Take steps NOW to prevent impending budget crises! 

Failures in the provision of health care extend beyond drug stock-outs though. Over the last two years we have seen a number of provincial departments, including Gauteng, Limpopo and the Eastern Cape, failing to pay service providers and deliver basic infrastructure and equipment. The causes of these failures were identified

more than two years ago in the IST reports. They relate directly to overspending, mismanagement of funds and unrelenting corruption.

Despite the deathly consequences of numerous provincial budget crises over the last few years, other than the section 100(b) ‘taking over’ of the Limpopo Health Department (which we fully support), we have yet to see decisive action taken to deal with fruitless and wasteful expenditure and loss through corruption in other Provinces. We have already started to recive information that the Gauteng department of health, for example, faces the very real risk of depleting their budget well before the end of the financial year.

The Minister’s announcement that funds have been allocated to establish a unit to support provincial financial management and improve audit outcomes is a step in the right direction. But we have heard these promises before and we believe that more decisive action needs to be taken in resolving the causes of overexpenditure and taking action against officials implicated in corruption.

To prevent a further crisis we call on the President to initiate similar action to resolve the management and corruption crisis that plagues Gauteng. 

Stamp out Corruption! 

In the next month SECTION27 and Corruption Watch will publish an investigation that shows that dealing with corruption could save the health system (public and private) billions of Rand each year. Even though there ample evidence of this kind, we continue to see the government dragging its feet on dealing with instances of alleged corruption. For example, despite the Special Investigating Unit (SIU) finalising a report on allegations of corruption in the Gauteng Department of Health while under the control of former Health MEC Brian Hlongwa, this report and evidence of action taken against those implicated has yet to be made public.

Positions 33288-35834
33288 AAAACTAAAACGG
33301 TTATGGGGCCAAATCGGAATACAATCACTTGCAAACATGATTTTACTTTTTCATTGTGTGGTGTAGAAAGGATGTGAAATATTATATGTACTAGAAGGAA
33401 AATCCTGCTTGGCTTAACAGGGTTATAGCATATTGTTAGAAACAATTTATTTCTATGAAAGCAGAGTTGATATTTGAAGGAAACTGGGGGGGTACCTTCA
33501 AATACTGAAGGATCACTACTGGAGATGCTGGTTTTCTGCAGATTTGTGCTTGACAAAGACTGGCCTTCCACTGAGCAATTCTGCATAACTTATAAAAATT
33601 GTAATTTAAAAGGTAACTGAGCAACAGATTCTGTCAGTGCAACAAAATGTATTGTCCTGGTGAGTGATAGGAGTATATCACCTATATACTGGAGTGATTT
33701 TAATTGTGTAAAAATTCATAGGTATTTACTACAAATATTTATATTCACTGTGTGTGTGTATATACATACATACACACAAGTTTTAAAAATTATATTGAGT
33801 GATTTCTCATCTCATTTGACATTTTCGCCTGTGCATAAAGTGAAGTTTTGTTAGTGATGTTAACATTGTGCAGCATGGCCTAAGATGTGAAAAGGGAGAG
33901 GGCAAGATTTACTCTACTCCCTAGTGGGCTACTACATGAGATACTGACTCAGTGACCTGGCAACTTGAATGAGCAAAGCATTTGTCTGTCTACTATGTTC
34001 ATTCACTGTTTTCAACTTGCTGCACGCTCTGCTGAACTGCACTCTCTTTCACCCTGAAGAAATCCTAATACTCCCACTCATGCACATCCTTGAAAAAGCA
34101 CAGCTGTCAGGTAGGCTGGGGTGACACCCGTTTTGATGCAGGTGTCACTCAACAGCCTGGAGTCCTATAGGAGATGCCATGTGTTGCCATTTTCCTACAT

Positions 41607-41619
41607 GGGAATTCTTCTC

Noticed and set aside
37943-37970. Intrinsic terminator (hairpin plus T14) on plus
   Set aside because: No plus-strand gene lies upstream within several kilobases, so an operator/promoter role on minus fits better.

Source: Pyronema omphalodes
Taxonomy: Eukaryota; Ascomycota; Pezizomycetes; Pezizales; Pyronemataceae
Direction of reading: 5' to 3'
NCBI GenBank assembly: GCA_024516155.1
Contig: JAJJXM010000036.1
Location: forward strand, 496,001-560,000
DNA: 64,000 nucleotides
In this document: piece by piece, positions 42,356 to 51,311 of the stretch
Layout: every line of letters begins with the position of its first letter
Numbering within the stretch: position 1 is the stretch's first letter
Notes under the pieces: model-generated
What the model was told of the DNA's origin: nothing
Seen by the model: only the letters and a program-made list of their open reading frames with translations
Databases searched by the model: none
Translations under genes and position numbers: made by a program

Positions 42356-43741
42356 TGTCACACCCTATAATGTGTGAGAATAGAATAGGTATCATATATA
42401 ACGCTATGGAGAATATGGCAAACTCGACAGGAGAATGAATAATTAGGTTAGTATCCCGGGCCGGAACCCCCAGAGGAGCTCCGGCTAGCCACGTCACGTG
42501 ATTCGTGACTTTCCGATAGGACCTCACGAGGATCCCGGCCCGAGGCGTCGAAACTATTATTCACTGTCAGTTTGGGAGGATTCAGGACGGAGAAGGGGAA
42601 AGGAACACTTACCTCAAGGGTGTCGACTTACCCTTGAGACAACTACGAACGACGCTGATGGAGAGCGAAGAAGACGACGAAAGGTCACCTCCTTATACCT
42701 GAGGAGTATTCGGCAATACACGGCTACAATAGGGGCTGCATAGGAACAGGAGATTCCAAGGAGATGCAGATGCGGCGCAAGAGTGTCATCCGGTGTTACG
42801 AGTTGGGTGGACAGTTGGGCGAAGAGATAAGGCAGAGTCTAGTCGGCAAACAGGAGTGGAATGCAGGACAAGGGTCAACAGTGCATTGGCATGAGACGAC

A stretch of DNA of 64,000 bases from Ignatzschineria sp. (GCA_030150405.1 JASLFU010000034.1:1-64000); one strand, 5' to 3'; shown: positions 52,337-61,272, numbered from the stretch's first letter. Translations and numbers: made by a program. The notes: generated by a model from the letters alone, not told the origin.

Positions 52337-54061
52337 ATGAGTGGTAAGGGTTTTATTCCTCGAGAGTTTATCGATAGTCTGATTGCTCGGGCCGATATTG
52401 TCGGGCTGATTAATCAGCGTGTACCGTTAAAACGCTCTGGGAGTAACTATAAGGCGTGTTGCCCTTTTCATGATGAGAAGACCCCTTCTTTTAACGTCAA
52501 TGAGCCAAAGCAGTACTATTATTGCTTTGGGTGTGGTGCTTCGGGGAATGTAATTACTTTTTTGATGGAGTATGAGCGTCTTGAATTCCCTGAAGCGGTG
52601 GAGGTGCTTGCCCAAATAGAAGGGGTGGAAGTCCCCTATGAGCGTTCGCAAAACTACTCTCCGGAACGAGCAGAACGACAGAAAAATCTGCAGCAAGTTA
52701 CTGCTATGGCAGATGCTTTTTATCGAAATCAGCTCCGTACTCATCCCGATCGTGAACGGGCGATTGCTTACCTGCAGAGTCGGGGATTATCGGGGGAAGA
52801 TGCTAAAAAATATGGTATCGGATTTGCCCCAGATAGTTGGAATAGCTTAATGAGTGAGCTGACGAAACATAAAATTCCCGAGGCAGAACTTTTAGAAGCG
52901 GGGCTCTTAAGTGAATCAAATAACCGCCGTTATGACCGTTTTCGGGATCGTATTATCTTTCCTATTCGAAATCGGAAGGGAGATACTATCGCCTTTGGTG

Is a cover up taking place? We need to know. 

Regulate prices in the private health sector! 

In his speech the Minister states that “the second precondition for NHI “was that the pricing in the private health sector must be regulated!” But we are concerned that he announces no plans about how to do this. The Minister must stop acting like King Lear: threatening lighting and thunder but incapable of doing anything!

Reasonable price regulation is essential. Health users, many of them already members of medical schemes, pay over R20billion rand per year out of their won pockets.

We therefore call for the President and the Minister of Health to ensure the proclamation of the Competition Amendment Act – which has now been waiting for the President’s signature for three years – so that a proper market enquiry can take place into pricing practices in the private health sector. This is vital to inform lawful regulation of prices for health care. 

Step up campaigns and programmes for health! 

We acknowledge that government has shown progress in the last financial year, particularly with improving access to HIV treatment care and support. But we do not believe that enough is being done to meet its obligations with regard to ensuring that the promise of section 27 of the Constitution, the right to health, is delivered to all South Africans.

In the Minister we have someone who is willing to take up this fight but we must see more decisive action from his department. We cannot rest on the incomplete achievements made in our response to HIV and TB. Now is the time to show true leadership.

For comment or further information contact: 

TAC: Vuyiseka Dubula TAC General Secretary vuyiseka@tac.org.za or 082 763 3005

SECTION27/ Chairperson TAC khumalo@section27.org.za or 0741042450

SECTION27: Daygan Eagar at eagar@section27.org.za or 0722493873

[ENDS]